SINGAPORE -- To mark its 100th year of advancing cancer research, the American Association for Cancer Research is holding Centennial Conferences in North America, Europe, and Asia. The AACR has teamed with the Genome Institute of Singapore and Singapores Agency for Science, Technology and Research (A*STAR) to hold the first of these conferences from November 4 to 8 in Singapore: the AACR Centennial Conference on Translational Cancer Medicine: From Technology to Treatment.
The conference will convene cancer research experts, scientists in training, and physicians from academia, industry, and government in Singapore to discuss emerging technologies that will enable the translation of laboratory discoveries into the practice of cancer medicine.
This meeting will foster the necessary dialogue to speed application of breakthrough laboratory discoveries to the practice of medicine. Translational cancer medicine provides the tools to build the connections needed to move practical knowledge from the laboratory to drug development to patient care, said William N. Hait, M.D., Ph.D., president of AACR, co-chairperson of the conference and senior vice president and head, worldwide hematology oncology research and development at Johnson and Johnson. By hosting this meeting in Singapore, not only are we expanding this discussion across international lines, but we are also highlighting the unique strengths of our Singapore colleagues as well as the challenges faced by researchers in response to the needs of Asian patients.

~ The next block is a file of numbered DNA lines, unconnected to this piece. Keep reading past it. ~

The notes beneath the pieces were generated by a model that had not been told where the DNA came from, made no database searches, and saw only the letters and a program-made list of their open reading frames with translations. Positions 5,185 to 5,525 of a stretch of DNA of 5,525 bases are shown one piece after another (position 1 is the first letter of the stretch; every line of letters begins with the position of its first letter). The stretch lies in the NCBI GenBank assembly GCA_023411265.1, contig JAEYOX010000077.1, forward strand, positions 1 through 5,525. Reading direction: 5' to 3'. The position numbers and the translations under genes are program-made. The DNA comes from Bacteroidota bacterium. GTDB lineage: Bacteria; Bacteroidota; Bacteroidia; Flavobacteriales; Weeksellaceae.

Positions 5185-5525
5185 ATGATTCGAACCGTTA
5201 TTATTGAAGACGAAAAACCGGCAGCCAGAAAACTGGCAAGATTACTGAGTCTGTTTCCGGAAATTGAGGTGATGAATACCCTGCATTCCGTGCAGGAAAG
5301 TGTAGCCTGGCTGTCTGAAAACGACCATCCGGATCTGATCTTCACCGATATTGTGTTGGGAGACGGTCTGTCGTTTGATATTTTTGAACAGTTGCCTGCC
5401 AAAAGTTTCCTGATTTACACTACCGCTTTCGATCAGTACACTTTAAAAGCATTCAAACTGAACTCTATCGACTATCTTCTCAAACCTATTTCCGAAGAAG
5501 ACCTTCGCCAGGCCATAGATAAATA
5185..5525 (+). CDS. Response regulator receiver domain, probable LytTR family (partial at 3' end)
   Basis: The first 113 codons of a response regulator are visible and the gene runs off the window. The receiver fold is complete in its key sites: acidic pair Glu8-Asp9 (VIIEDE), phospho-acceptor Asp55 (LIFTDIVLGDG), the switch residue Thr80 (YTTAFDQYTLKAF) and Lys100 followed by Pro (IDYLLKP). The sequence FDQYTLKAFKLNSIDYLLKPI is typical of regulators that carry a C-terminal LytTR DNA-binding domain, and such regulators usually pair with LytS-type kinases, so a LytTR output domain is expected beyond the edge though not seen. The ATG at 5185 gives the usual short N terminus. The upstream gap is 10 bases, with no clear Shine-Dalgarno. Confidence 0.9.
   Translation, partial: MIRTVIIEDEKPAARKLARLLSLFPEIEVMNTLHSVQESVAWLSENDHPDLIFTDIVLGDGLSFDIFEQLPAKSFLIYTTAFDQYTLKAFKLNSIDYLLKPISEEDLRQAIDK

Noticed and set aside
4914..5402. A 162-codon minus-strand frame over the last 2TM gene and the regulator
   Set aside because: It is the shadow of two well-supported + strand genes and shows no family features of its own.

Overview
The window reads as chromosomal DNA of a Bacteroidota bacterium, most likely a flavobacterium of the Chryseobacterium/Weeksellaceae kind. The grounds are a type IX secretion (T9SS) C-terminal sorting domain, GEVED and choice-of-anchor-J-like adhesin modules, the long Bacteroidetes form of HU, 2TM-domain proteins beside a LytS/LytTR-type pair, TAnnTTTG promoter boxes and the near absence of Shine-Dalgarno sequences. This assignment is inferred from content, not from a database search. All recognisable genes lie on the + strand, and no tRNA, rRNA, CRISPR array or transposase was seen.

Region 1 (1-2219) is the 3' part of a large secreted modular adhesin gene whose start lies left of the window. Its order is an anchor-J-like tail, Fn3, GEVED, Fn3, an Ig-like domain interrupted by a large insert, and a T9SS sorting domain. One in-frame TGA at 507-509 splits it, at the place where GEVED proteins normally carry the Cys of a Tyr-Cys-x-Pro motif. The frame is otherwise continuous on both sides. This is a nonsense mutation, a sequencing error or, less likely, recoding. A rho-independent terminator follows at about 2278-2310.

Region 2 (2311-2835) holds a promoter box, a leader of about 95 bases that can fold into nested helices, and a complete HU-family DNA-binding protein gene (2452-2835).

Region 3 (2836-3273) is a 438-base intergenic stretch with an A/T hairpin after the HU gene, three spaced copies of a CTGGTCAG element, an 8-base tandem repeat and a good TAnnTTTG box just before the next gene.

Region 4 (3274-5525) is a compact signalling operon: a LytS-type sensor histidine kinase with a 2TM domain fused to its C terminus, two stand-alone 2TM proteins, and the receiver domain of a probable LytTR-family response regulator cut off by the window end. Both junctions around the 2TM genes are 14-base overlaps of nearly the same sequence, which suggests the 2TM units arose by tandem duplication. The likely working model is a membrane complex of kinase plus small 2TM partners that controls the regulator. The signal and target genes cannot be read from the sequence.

Specific topics will include advanced studies in cancer biology, genomics and molecular targets for future cancer drugs as well as the latest imaging, and high-throughput approaches to cancer detection, diagnosis, and treatment. The meeting will also explore questions specific to the region, such as the constraints and opportunities of cancer care delivery in Asia, and how best to tailor cancer treatment to the genetic profile of tumors found among Asian populations.
The early years of the 21st century no doubt will go down in history as a turning point in our efforts to improve the prevention and treatment of cancer through knowledge gained in the laboratory, said Edison Liu, Ph.D., executive director of the Genome Institute of Singapore, one of the 14 research institutes in the A*STAR collaborative. Translational research has become one of the most exciting areas of science at every major biomedical institution, from Singapore to Boston to London.
|Contact: Staci Vernick Goldberg|
American Association for Cancer Research